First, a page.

I was reading through the pieces in this issue when I became quite engrossed with Shane’s recap of Suze Orman’s financial advice for young fabulous people. I yelled over the cube wall something like, “You don’t have this book yet, do you? Because I just ordered us each a copy.” Because that’s what people who need financial help do: we pull out our Amazon app and order a few copies of a financial assistance book. Done. Problems solved.
Sure, there’s over a decade of life between my age and Shane’s, but I’m still young and fabulous at 37, according to Orman. And we listen to her. Because she’s Suze Orman. But, I’d also argue that finances is a topic where people have a definite and legitimate likelihood for having a case of arrested development. More than just a TV show with awesome quips and actors, arrested development means that we stopped maturing in an area at a certain point. So, based on where we stopped our financial development, we could be in our 30s, 40s, 50s, and older with the financial knowledge of a 20-something, but with varying outlooks and levels of optimism due to having a shorter future ahead of us.
There’s a certain amount of merit to put into the differences between generations, and plenty to disregard. The Millennials catch a lot of flak about seeming irresponsible or flighty, the Baby Boomers are going to bankrupt us, and the Gen Xers are still suspicious of everything, probably wishing we were all still chain-smoking. I can’t predict the future, but I do know that not having our financial ducks in a row doesn’t do any generation any favors. Being part of the later end of Gen X, and having been jobless during my career arc, I know what it’s like to cash out a 401K to use it for living expenses. Many of us who’ve been jobless, no matter which generation, are likely always waiting for the other shoe to drop, and rarely feel optimism…let alone financial optimism. So, the ability to not only be financially solvent from day to day, but also put away for the future again, is not one that I take lightly, or have fully realized, yet.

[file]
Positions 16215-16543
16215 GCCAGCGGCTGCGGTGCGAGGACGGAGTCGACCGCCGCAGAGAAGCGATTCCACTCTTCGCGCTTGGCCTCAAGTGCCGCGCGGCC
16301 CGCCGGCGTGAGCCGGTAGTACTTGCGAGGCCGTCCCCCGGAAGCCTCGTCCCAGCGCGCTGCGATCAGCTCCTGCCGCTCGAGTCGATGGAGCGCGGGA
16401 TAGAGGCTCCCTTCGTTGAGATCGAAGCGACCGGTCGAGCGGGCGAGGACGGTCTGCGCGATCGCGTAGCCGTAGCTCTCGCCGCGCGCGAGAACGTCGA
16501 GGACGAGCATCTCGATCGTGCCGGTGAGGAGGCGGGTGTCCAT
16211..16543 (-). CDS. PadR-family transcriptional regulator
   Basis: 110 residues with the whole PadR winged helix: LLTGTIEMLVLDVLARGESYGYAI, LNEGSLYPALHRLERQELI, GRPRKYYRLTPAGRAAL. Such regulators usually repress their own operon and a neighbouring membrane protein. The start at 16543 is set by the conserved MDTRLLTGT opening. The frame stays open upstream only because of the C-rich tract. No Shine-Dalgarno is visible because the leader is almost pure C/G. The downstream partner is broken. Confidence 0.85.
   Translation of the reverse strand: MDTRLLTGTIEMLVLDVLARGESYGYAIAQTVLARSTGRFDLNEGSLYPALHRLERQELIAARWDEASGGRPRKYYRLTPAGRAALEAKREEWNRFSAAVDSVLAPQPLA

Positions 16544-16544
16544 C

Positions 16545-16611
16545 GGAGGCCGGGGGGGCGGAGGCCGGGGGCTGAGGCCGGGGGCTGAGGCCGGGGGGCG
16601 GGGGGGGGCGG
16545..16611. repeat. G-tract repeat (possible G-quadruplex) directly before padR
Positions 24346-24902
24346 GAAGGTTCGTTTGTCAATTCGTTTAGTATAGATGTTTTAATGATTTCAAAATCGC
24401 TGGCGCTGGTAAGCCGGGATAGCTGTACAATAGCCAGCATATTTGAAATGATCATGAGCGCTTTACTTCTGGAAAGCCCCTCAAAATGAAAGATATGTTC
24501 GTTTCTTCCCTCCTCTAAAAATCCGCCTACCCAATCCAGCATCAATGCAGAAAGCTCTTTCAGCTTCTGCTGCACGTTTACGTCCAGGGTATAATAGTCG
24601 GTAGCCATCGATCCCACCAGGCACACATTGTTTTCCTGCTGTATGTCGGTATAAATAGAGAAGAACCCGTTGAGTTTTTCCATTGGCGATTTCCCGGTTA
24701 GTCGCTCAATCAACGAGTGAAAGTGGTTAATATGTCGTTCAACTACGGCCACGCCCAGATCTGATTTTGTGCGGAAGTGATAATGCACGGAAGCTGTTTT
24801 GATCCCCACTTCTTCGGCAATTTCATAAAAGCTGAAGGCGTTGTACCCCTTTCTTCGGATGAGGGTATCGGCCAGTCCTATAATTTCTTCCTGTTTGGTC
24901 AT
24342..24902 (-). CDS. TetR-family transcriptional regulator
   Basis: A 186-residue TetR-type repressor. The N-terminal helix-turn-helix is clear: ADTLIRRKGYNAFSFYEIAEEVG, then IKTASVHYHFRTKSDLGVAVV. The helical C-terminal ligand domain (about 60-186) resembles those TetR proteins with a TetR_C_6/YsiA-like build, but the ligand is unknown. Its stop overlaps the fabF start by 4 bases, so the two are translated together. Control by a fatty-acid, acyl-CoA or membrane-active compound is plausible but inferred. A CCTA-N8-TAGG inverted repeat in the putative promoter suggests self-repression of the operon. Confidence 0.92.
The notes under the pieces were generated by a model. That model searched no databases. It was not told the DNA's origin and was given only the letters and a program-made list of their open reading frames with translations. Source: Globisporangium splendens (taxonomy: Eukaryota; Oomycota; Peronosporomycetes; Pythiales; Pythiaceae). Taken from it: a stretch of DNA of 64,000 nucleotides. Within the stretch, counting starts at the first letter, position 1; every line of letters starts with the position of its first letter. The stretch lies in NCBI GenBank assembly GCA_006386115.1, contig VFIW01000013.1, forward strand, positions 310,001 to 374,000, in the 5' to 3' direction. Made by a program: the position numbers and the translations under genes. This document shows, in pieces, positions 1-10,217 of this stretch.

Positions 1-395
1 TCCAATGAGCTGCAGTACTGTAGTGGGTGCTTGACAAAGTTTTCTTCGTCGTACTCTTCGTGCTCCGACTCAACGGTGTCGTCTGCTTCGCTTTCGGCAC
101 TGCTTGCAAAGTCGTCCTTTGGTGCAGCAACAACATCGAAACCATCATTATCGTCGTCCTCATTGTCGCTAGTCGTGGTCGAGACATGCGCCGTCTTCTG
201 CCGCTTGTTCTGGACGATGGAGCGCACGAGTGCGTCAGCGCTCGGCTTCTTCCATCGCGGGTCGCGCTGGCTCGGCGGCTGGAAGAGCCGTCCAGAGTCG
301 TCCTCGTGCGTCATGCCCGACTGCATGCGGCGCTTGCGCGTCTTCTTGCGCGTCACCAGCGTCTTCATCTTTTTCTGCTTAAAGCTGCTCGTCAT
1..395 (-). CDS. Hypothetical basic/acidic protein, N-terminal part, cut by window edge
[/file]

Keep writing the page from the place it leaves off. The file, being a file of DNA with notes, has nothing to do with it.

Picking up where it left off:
If you would have told me back when I was flagrantly spending money just after college that I’d someday take great pride in charitable giving and setting aside money for my future, I would’ve assumed that I had somehow married rich. But, those of us who are single particularly need to pay attention to what our golden years will entail because, even if we want to, we won’t be able to work and draw income forever. We need to be our own versions of marrying rich. Enough of the willful ignorance. That I’ll be healthy and able to draw an income for a job well done forever is delusional. Luckily, any start is a good start in financial planning. There is no damning “too late.” Reading the pieces in this issue about what kids mean to our pocketbooks, estate planning, and the effects of illness, really have me converted to the belief that I need to take what Shane and Suze are saying to heart and can build my own dang financial future.
It’s going to take some time and effort and money, but it’s like working toward anything else we want in life. And it, of all things, will be worth it.
With you and with thanks,